A bar with cars, and lots of them

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Like Tim Majors, most of the cars in his collection are imports, but the array in the M Bar includes this Mustang, some Corvettes and a Thunderbird. All but a handful have convertible or removable tops, because Florida | Jim McCraw photos

In the heart of downtown Orlando, in the neighborhood known as Ivanhoe Village, there is a three-story building that houses some but not all of Tim Majors’ companies.  A burly lad of 48 summers, Majors is an Australian transplant entrepreneur who deals in real estate and other ventures, but he also happens to be a car nut.  

So, the M Bar, an operating cocktail and small-plates bar on the ground floor of his building, is absolutely stuffed with cars, nearly 50 of them.  

In the front window, a a Ferrari 246 Dino on a turntable, surrounded by motorcycles, art, and other objects of beauty

The front window houses a spinning turntable and a red Ferrari Dino 246 surrounded by motorcycles, candelabra and art objects.  The entryway is guarded by a white Metro bread van lettered Majors Motors.  The letter M is everywhere.  The deejay station in the bar is made from a Beetle convertible.

The M Bar car collection contains the world’s largest private collection of Kaiser Darrin roadsters, the wonderful collaboration between metals magnate Henry J Kaiser, who supplied the chassis and running gear, and designer Howard “Dutch” Darrin, who designed the car with its signature sliding doors.  There are 10 of them here in their own room, celebrating the fact that the Darrin was America’s first production fiberglass sports car, introduced in 1951.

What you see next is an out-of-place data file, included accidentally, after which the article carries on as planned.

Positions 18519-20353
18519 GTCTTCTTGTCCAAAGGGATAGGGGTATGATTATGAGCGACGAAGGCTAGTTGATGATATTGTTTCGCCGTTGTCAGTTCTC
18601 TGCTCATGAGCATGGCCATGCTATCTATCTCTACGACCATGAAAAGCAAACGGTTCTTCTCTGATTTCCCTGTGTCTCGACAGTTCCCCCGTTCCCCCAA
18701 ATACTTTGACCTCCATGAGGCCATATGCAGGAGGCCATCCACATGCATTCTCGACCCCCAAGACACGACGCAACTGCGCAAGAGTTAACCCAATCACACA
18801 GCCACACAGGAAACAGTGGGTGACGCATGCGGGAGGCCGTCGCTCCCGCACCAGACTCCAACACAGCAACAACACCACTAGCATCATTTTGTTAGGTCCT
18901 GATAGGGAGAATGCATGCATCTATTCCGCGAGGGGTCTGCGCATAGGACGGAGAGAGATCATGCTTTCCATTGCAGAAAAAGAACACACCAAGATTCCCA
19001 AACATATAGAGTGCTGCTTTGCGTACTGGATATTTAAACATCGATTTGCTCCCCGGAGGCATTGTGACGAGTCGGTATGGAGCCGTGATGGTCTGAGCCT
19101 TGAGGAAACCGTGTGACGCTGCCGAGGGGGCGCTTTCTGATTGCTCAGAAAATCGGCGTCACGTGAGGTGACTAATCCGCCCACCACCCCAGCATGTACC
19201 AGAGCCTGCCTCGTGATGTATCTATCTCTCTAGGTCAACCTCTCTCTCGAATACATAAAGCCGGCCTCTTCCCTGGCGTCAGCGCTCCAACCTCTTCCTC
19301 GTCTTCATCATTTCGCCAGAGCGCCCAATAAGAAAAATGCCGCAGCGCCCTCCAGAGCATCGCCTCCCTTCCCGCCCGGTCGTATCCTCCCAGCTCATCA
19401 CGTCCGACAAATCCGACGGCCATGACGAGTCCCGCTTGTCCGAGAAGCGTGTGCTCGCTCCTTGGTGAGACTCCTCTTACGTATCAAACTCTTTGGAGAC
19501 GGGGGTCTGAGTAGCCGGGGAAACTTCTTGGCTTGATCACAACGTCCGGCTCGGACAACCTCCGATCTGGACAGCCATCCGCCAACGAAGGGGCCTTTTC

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Across the aisle from the Darrins, a very tasty collection of early Corvettes and other roadsters, punctuated by a Lamborghini Jarama, a one-of-two Californian roadster, and a Daimler SP250.  

The long bar is made from the body of a Cadillac, with a vertical Cobra replica body on the left side and a red Singer roadster on the right side to hold some of the booze

Off in the corner are some of the very many minicars that populate the collection.  In this and the other rooms of this giant bar, there are Velocars, Bond Minicars, Kings (not King Midgets), Friskys, Freeways, Vespas, Messerschmitts, Trojans, three-wheeled minicycles, and a whole bunch of very rare and very nice motorcycles.

Behind the big bar, which is made from a stretched Cadillac, there are two more cars mounted vertically, holding liquor bottles, a carbon fiber Cobra replica and a red Singer roadster.  

The cushily upholstered furniture is surrounded by all kinds of aluminum automotive, marine and aviation sculptures, beautiful model boats, Bakelite radios and other ephemera from around the world, and the hallway is slathered with historic and Hollywood glamour photography.  

Everywhere you look, there is something worth your notice.

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Jim McCraw has been writing about cars, motorcycles, design, technology, car people and racing for 50 years, in such publications as Hot Rod Deluxe, Super Chevy, Muscle Mustangs, Road & Track, Car and Driver, Popular Mechanics, Popular Science, Penthouse, Winding Road, The Mercedes-Benz Star, AutoWeek, The New York Times, and a number of European publications. He was executive editor of Motor Trend, editor of Hot Rod and Super Stock. He co-holds the record for the drive from Prudhoe Bay, Alaska, to Key West, Florida, 96:22, and has run in major events such as the Mille Miglia Storica in Italy, Goodwood, the California Mille, the Colorado Grand, the New England 1000, Forza Mille, and four One Lap Of America competitions He owns a pristine Mercedes-Benz E-Class sedan.

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